Archive for the ‘Arendt’ Category

Who is the Avant-Garde Spectator?

Tuesday, March 9th, 2010

In his book ‘Secret Publicity’ Sven Lütticken outlines an account of artistic and intellectual movements to the (desired) forging of a new or radicalized public sphere in relation to the ‘marginal’ or intimate events and appearances of counter-strategies. The avant-garde dream of effecting actual socio-political change through the art-life paradigm is the central point of debate in his thought, especially considering that many contemporary art practices are contingent on an ethos of re-enactment of sorts, of such ideals, forms and modes of distribution located within avant-garde tactics. Lütticken firstly reinvigorates the term ‘publicity’, which has now becomes synonymous with advertising or PR, to it’s original connotation, which is what we would now name ‘public-ness’. He calls on this double significance of the term to address both the public sphere and the media driven apparatuses in becoming ‘visible’ within said sphere. Historically speaking, the efforts of Bataille (and, often, the surrealist project) are of particular focus, in his going underground, forming of secret societies and obscure publications – in the words of Lütticken, Bataille used “secrecy as a weapon rather than a retreat”. Further, Bataille grew spitefully critical towards the Surrealists in their inability to actually ’surrealize’ (and perhaps ’sacralize’) an increasingly consumerist and rational public sphere. What Secret Publicity investigates and questions, in the most general way, is the operativeness of the marginal, semi-private activities, images and discourses and their affect (or not) on what Lütticken names the creation of ‘counter-publics’.

What is left hanging in the discussion is the situation of the spectator within an avant-gardist aesthetic strategy. If the avant-garde’s desire is to tangibly infiltrate the sphere of the lived, and effect change therein (and not the bubble of an art-world) what is the presumption as to the plight or potentiality of the spectator? Does the inability of the avant-gardist project to effect real, social change outside the discipline of art and intellectual circles, (to a large extent), point to an inherently flawed depiction (or under-evaluation) of the spectator herself? Lütticken, does argue that, to some degree, the avant-gardist project completely succeeded, in the sense of infiltrating the real-life spectacular society, where contemporary art is no longer so easily distinguishable from fashion, pop-media and the like – artists often use such every-day modes of disseminating their work outside of a conventional gallery structure – this is already old news. The ‘success’, of the avant-garde, in this sense, is, of course, a cynically perverted one. The large question begets the artist as to what sort of assumptions one places on her prospective audience or spectator? Could this form of relationship with a presumed and largely, imaginary spectator constitute an ethical seat of the authorial act, the authorial gesture.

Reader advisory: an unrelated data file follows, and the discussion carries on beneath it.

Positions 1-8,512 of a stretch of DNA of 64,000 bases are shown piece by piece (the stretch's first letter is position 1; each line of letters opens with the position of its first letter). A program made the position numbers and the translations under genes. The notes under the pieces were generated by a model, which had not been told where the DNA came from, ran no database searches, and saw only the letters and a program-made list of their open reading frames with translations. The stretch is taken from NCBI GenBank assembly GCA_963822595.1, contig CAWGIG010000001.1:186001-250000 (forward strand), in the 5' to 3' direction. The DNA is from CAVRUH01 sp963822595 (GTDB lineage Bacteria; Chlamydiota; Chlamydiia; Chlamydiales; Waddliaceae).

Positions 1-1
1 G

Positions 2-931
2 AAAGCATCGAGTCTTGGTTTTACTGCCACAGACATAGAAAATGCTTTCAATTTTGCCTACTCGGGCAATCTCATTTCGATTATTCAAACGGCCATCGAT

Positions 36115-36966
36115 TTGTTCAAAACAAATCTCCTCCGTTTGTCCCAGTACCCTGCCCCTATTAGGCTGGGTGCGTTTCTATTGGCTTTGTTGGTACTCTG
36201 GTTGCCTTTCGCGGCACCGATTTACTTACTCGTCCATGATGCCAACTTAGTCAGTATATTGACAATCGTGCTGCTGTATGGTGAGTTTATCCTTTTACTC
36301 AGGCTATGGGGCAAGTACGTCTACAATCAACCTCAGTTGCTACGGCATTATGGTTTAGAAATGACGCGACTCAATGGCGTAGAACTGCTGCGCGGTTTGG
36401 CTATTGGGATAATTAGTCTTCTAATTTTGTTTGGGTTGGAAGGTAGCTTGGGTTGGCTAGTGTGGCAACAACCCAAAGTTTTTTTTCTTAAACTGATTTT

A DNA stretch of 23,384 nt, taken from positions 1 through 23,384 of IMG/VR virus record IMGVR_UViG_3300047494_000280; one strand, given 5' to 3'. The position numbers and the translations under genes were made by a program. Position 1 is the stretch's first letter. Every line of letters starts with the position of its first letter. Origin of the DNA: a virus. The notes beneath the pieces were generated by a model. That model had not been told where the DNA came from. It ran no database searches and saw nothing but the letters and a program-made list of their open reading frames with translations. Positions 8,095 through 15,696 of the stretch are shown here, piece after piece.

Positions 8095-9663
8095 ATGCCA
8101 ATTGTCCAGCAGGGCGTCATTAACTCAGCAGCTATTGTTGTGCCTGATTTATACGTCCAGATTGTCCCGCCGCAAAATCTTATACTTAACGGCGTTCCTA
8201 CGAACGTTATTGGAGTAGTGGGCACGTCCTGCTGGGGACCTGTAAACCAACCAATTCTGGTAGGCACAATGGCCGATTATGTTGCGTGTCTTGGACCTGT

Rancière’s ‘Emancipated Spectator’ (the full length book, and not merely the Artforum article), which argues to a large degree from the perspective of the ‘Ignorant Schoolmaster’, and Jacotot’s ‘experimental pedagogy’, obviously has a lot to offer to this trajectory of discussion, but I’ll have to save that for a later date once that text is properly digested. Nonetheless, there is a strong Kantian bond in the perception of the spectator – one taken up by Hannah Arendt in her ‘Lectures on Kant’s Political Philosophy’, that could be mentioned here, that re-examines the ‘activity’ of the spectator and spectating. Kant takes up the old philosophical debate: If the actors are acting how are they able to perceive what is it they are doing? How can they perceive of their own affect when they cannot observe themselves? This is a simplified paraphrasing, but it’s hopefully sufficient to get the point across. Kant’s position on the matter, is purely in the court of the spectator:

“The general viewpoint or standpoint is occupied, rather, by the spectator, who is a “world citizen” or, rather, a “world spectator.” It is he who decides, by having an idea of the whole, whether, in any single, particular event, progress is being made.” – Arendt 1992: 58


“…in Kant the common distinction or antagonism between theory and practice in political matters is the distinction between spectator and the actor, and to our surprise we saw that the spectator had precedence: what counted in the French Revolution, what made it a world-historical event, a phenomenon not to be forgotten, were not the deeds and misdeeds of the actors but the opinions, the enthusiastic approbation, of spectators, of persons who themselves were not involved.” – Arendt 1992: 65